Iwundu’s effectiveness on the defensive end of the floor was quite apparent when coaches analyzed the raw data from Magic games. The numbers were downright impressive, especially considering that Iwundu spent time during the season checking stars such as LeBron James, Kawhi Leonard, James Harden, Paul George, Jimmy Butler, Jayson Tatum and others.

Among players to contest at least 400 shots during the regular season, Iwundu ranked first on the Magic and fifth overall in the NBA in field goal percentage allowed at 40.5 percent. That put him in the same company as Milwaukee superstar Giannis Antetokounmpo (40.1 percent allowed), Denver’s Torrey Craig (39.8 percent allowed), Toronto’s Pascal Siakam (39.7 percent allowed) and Miami’s Derrick Jones Jr. (39.1 percent allowed).

``That was a big accomplishment for me on the defensive end and my confidence on that end is high,’’ Iwundu said. ``I always want to try and get in there and shake things up. It’s just a special part of my game and it’s something I want to build off.’’

Iwundu has a team option on his contract for next season, and the Magic are almost certain to exercise that option considering the way his game is trending. As for team leaders Vucevic and Ross, both are unrestricted free agents and are threats to leave Orlando because of their likely high value to other teams around the NBA.

While the Magic are extremely hopeful that they will be able to retain Vucevic and Ross, undoubtedly their long-term future lies in their young core. Fultz was the No. 1 pick in 2017, while Isaac (No. 6 in 2017) and Bamba (No. 6 in 2018) were also high draft picks. Isaac made enormous strides between his first and second season, and the Magic are hopeful that similar climbs are in store for Fultz and Bamba – both of whom are battling back from injuries.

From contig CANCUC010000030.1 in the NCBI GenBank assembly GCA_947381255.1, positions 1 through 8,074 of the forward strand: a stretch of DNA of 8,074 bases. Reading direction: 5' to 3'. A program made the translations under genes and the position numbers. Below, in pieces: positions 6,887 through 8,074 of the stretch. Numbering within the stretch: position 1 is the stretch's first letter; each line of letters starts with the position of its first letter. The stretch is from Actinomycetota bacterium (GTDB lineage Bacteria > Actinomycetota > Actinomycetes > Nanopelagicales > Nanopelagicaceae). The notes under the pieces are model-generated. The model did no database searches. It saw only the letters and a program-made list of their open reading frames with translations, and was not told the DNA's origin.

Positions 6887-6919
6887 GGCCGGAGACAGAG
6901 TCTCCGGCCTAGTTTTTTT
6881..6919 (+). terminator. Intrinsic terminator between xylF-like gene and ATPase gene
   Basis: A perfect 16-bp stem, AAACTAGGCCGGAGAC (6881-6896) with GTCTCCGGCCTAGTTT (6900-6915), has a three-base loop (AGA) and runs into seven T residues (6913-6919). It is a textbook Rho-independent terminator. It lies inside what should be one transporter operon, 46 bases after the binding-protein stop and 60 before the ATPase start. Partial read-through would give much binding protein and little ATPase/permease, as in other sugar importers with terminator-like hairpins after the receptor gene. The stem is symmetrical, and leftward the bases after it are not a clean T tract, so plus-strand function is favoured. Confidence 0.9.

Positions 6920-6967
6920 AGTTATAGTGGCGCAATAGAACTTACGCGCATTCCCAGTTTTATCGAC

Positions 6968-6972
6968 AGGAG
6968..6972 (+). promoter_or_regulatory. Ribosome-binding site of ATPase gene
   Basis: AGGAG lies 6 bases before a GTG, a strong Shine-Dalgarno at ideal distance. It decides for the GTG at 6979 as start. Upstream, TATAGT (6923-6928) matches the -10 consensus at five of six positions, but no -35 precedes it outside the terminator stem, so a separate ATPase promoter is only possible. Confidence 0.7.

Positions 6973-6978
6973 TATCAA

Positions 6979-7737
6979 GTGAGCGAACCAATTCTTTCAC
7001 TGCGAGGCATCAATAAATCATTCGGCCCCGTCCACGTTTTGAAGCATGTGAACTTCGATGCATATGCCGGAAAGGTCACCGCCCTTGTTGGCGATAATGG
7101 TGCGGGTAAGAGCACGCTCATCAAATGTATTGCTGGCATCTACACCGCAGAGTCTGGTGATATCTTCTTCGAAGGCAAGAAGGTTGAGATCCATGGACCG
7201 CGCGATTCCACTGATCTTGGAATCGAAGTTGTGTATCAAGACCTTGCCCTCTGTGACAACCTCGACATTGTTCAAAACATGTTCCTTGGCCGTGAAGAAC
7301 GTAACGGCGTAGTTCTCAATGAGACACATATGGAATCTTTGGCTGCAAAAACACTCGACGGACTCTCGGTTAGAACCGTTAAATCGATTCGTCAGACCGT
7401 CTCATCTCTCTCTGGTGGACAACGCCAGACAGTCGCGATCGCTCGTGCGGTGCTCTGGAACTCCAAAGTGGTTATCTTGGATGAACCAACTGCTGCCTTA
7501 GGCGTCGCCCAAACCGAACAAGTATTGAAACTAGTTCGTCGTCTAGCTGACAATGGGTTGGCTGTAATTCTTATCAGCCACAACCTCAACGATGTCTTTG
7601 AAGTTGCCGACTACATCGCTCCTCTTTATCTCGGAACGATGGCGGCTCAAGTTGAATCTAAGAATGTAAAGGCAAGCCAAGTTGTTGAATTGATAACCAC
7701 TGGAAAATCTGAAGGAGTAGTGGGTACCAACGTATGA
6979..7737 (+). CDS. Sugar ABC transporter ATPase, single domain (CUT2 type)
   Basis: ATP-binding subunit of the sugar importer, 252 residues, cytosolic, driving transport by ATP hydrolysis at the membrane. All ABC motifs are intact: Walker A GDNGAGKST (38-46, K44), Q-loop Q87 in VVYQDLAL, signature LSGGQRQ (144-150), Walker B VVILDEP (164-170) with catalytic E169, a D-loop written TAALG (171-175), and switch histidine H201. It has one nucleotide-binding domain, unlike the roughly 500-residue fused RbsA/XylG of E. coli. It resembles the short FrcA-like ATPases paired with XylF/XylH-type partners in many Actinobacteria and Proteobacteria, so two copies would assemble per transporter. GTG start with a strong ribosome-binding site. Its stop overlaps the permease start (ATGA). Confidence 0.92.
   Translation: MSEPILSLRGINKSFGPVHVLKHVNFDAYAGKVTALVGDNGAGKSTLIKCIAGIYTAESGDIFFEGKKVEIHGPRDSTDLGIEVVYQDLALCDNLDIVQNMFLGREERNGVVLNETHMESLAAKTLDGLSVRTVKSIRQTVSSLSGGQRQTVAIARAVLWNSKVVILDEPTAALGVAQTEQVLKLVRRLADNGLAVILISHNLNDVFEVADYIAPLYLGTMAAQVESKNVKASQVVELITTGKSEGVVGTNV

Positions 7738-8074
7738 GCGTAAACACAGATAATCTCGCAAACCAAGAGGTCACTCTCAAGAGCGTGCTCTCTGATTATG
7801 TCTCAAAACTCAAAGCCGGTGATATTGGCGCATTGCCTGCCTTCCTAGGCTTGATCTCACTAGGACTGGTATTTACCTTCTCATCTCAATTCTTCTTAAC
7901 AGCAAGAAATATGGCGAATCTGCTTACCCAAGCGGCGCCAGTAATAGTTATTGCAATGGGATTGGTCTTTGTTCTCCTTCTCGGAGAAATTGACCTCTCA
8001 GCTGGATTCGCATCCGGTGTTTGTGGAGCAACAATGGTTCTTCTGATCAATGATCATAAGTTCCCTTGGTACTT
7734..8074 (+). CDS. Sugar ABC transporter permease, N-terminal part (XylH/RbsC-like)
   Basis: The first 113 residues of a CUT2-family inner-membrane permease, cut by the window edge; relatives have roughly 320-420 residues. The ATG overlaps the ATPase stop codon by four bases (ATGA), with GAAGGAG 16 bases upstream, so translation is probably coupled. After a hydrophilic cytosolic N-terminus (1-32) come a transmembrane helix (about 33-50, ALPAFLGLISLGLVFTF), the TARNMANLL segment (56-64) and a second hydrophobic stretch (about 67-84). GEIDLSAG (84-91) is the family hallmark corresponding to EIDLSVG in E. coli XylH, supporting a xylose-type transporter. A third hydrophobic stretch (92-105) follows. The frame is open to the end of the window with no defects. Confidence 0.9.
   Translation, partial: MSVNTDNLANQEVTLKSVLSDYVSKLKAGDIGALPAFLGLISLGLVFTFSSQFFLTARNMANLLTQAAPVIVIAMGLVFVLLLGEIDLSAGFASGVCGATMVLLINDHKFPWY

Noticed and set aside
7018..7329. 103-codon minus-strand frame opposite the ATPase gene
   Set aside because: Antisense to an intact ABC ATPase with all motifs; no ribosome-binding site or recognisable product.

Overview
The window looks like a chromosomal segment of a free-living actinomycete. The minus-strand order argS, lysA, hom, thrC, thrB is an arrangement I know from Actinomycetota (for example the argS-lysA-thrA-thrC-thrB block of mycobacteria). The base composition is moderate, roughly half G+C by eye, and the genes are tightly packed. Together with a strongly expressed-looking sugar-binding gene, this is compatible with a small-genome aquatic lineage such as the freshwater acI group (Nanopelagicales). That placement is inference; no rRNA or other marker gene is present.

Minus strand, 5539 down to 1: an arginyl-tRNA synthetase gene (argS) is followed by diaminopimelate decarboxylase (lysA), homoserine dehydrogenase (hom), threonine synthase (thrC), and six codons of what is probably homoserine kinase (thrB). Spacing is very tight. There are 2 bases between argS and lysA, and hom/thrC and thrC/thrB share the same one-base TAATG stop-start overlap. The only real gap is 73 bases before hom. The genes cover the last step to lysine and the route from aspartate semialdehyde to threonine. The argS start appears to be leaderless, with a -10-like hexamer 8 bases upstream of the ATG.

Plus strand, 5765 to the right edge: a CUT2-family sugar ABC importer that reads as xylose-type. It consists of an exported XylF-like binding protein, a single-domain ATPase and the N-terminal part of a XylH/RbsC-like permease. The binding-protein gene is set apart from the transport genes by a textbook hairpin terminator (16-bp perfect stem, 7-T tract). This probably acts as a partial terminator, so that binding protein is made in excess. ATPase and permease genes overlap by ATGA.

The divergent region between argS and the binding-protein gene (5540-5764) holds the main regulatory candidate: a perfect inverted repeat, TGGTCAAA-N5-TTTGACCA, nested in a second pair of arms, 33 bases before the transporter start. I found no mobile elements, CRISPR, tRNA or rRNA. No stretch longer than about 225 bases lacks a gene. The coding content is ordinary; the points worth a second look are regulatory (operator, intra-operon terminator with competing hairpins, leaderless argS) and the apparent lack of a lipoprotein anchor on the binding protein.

Iwundu (No. 33 pick in 2017) is the outlier of the group, but he knows that the growth of Orlando’s young players will likely dictate the franchise’s future. More growth – like Iwundu and the Magic experienced this past season – is very much needed going forward for Orlando to become a perennial playoff power for years to come.

``As a team, we took a step in the right direction of learning to fight through challenges and obstacles during the season,’’ Iwundu said. ``Mainly, that’s a sign of maturity.

``With the number of young guys that we have on the team, it’s important to come in and establish a culture and an attitude going forward,’’ he added. ``With us making the playoffs this year, it was big for us. We got some experience even though it didn’t go the way that we wanted. We came out of (Game 1) with a win. We kind of showed ourselves what we’re capable of if our minds are right. Going forward, I think this season will help us to get better and know what to expect.’’

Note: The contents of this page have not been reviewed or endorsed by the Orlando Magic. All opinions expressed by John Denton are solely his own and do not reflect the opinions of the Orlando Magic or their Basketball Operations staff, partners or sponsors.